Now they’re back in concept-album territory with The Suburbs (Merge Records), and while suburban sprawl might seem like a more prosaic subject than the meaning of life and death, their 16-song exploration of the ennui and misspent youth in the rolling developments beyond America’s cities make it almost as fascinating.
While the album may lack the dynamic anthems that marked Bible — with 16 tracks, it’s harder for the standout songs to break out of the mix — The Suburbs does make up for it in thematic ingenuity. It feels in some ways like the flip side to Lou Reed’s New York (1989) — instead of exposing the underbelly of urban existence, Arcade Fire turns a microscope on the suburban life their classmates warned them about in art school.
It’s telling that the theme of “suburban war” turns up well beyond the song of that name, including in the incongruously jaunty title track (“by the time the first bombs fell, we were already bored,” sings Butler). The album seems populated from front to back with people whose comfortable lives in “houses built in the ’70s” have cost them their identities — in “Suburban War,” Butler sings “All my old friends, they don’t know me now.”
Their counterpoint are the “modern kids” of songs like “Rococo,” who “use great big words that they don’t understand.” Prone to “standing with their arms folded tight” — as the band sings on “Month of May,” one of the few all-out rockers on the album — they have “so much pain for someone so young.” But pain isn’t limited to a particular age group in the Arcade Fire universe.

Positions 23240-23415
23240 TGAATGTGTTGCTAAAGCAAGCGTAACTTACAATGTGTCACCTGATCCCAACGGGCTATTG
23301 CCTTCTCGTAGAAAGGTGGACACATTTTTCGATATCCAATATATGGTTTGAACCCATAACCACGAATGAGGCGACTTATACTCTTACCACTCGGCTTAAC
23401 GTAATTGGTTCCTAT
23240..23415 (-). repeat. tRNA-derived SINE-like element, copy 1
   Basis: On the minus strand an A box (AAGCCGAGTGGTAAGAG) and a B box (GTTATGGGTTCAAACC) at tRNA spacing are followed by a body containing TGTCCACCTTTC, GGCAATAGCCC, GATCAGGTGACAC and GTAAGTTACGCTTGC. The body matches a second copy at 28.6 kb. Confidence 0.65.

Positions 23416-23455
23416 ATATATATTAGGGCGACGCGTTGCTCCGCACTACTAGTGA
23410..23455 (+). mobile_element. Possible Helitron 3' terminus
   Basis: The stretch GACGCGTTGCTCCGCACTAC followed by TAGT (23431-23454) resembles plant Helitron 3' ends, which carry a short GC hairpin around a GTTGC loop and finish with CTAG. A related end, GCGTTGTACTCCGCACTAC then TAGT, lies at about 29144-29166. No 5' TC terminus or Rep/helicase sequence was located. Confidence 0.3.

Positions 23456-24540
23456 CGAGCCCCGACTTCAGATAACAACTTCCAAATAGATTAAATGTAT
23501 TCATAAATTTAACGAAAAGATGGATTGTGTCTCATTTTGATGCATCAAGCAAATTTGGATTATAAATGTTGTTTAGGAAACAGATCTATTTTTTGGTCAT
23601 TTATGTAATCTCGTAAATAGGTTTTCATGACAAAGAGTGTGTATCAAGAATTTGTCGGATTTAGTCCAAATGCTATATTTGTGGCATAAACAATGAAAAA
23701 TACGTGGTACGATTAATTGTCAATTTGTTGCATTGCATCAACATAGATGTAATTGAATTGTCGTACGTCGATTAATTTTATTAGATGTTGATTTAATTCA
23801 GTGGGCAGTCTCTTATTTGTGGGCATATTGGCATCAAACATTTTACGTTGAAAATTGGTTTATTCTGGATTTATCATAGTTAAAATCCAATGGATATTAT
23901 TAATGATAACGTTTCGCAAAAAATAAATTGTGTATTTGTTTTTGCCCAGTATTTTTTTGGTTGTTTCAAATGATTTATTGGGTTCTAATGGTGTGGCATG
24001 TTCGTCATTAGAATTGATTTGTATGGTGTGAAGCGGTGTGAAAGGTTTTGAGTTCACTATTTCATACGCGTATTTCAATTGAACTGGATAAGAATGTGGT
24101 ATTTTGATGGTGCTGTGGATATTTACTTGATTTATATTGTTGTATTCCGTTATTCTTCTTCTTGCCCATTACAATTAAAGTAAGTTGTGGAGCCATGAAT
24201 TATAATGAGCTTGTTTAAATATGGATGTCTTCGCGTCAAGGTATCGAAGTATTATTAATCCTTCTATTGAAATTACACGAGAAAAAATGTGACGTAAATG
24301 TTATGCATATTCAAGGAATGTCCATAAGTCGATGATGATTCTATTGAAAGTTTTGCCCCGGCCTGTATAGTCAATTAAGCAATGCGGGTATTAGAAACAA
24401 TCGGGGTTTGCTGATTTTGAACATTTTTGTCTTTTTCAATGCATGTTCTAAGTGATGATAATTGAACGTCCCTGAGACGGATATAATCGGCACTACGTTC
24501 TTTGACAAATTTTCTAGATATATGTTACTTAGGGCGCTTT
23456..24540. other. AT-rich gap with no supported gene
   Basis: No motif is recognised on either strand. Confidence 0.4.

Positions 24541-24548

The anchor of The Suburbs is “Sprawl” parts I and II — the first, a moody, meditative dirge where the narrator goes searching for the house of his birth, but can’t “read the number in the dark.” It’s a bleak painting of lost innocence — almost too much so — but in part II, Chassagne brightens the mood with a Blondie/Abba vibe that seems optimistic even as it laments a life spent lived “on the surface.”
It’s one of several tracks that’s markedly slicker than Arcade Fire’s previous work — they famously began their career recording in a Maine barn, but there’s not a song in this collection that doesn’t sound exquisitely studio-produced. That doesn’t mean their Talking Heads-meets-Springsteen symphonic mythologizing isn’t still compelling, but “The Suburbs” might have been an even better album with fewer songs, recorded with more abandon.
But that’s quibbling. In this day and age, to have such an ambitious, literate work from a band still interested in exploring themes beyond love and lust — in a carefully orchestrated cycle of songs — is nothing less than a wonder, not to mention a pleasure.